With the introduction of its new fall line-up Wednesday, Palm
is trumpeting its ability to respond to its customers’ needs. And one user group in particular will likely benefit from the Santa Clara, Calif., handheld computer maker’s renewed emphasis on customer feedback.
Along with three new PDAs, Palm’s Core Software division, the group in charge of the main desktop applications that sit atop PalmSource’s OS, has unveiled significant improvements to its Personal Information Management (PIM) capabilities — measures designed to increase the Palm’s compatibility with Microsoft Outlook.
“The fact that Outlook has had this information and our users couldn’t take it with them” has always presented a challenge for Palm, explained Brian Frank, Product Manager of Palm’s Core Software.
“I think this is going to be a huge win for our Outlook users,” he told internetnews.com.
For new customers, Palm has expanded the number of PIM fields to include additional contact, calendar and memo info; custom fields; a new user interface called “Agenda View” that uses colors to aid in organization; as well as improved navigation.
“We made a lot of improvements that just so happened to be the same items that Outlook users needed to take with them,” Frank said.
To be sure, the user base is certainly not a group that Palm can afford to ignore. While no one knows exactly how many Outlook users also use a Palm PDA, Palm definitely knows that 50 percent of its user base ‘hotsync’ with Outlook. But users have been frustrated in the past by lost or reformatted data because Palm’s desktop software either lacked the data entries or the ability to transfer them.
“From a software standpoint, we are giving customers what they want,” Palm Vice President of Product Management David Christopher explained during a recent product overview briefing.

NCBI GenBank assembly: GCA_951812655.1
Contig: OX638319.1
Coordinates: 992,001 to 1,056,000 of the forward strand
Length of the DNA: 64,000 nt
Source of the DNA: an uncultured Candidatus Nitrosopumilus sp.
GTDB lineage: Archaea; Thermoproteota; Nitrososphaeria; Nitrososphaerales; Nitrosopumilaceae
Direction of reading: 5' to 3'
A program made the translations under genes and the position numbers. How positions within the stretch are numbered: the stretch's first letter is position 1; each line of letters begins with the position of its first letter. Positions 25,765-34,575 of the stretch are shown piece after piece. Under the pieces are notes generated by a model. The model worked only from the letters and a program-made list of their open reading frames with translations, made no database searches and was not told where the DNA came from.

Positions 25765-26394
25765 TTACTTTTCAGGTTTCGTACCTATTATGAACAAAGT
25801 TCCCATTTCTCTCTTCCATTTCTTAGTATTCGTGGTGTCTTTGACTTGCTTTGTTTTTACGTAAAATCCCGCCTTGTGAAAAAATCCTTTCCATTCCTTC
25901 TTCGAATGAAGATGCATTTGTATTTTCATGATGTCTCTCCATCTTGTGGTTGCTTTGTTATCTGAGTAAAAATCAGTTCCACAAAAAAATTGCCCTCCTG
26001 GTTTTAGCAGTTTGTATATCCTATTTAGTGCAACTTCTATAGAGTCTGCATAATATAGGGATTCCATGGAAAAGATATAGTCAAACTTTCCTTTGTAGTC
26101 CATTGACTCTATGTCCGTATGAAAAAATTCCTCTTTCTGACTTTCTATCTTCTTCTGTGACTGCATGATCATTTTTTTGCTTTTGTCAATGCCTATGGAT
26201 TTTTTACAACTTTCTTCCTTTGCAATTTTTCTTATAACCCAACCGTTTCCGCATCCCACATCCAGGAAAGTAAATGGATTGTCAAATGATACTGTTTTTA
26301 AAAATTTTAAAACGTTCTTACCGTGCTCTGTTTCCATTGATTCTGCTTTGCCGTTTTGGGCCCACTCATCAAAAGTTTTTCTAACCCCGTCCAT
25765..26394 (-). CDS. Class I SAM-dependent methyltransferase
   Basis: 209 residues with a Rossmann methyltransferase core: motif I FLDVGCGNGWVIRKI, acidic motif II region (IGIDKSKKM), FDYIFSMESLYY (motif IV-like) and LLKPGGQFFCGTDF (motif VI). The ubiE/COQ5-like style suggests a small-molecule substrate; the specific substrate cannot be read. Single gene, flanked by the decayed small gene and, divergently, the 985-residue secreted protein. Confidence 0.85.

But to get to this point was no simple task. Adding to the headaches, Palm has also had to contend with a new version of Outlook within the Microsoft Office 2003 Suite, set for release on Oct. 21. And with Palm’s new fall line-up already out the door but Office 2003 still in its final testing phase, Frank characterized the incongruity simply as a case of “bad timing.”
Frank, like all beta-testers of Office 2003 including the author of this article, have had to endure data formatting problems or at times even data lost during transfers — an inherent risk with beta-testing any new software. But because Palm isn’t an official partner of Microsoft, Palm has had to anticipate some the problems associated with the 2003 rollout, essentially re-learning how Outlook treats them and deal with it accordingly.
For example, the new Outlook 2003 is built around added security measures so that it no longer handles accessing the data the same way as previous versions, explained Frank, who is himself one of the beta-testers of Microsoft’s new software suite. If protocols aren’t followed properly, Outlook might even shut out Palm’s software and data would be lost in the transfer.
“We’re anticipating our customer problems. The data access model changed significantly. We’ve worked to make sure we’re accessing the data properly. There are a whole lot of new security procedures. We had to make sure we weren’t getting locked out like a malicious program,” he said.
To support users of Palm’s new T3 and Tungsten E models, Palm on Wednesday will release a patch specifically to address hotsync-ing issues with Outlook 2003, Frank said. But users of older Palm PDAs need to buy Chapura’s new PocketMirror v3.1.5 priced at $39.95 in order to hotsync properly with Outlook 2003.
Frank said his team worked with all versions of Microsoft’s software dating back to Outlook 98. Still, the Palm executive acknowledged that his team still has more to address, such as hotsync-ing from multiple locations.
“I don’t know if we’ve solved everything so long as we don’t cause any conflict with their data and lose their data. I think we’re getting better with those interactions with the synchonization tools,” he added.
Among the other new features are entries for IM handles and website information and a new field for birthdays that Palm executives have affectionately dubbed “the marriage saver.”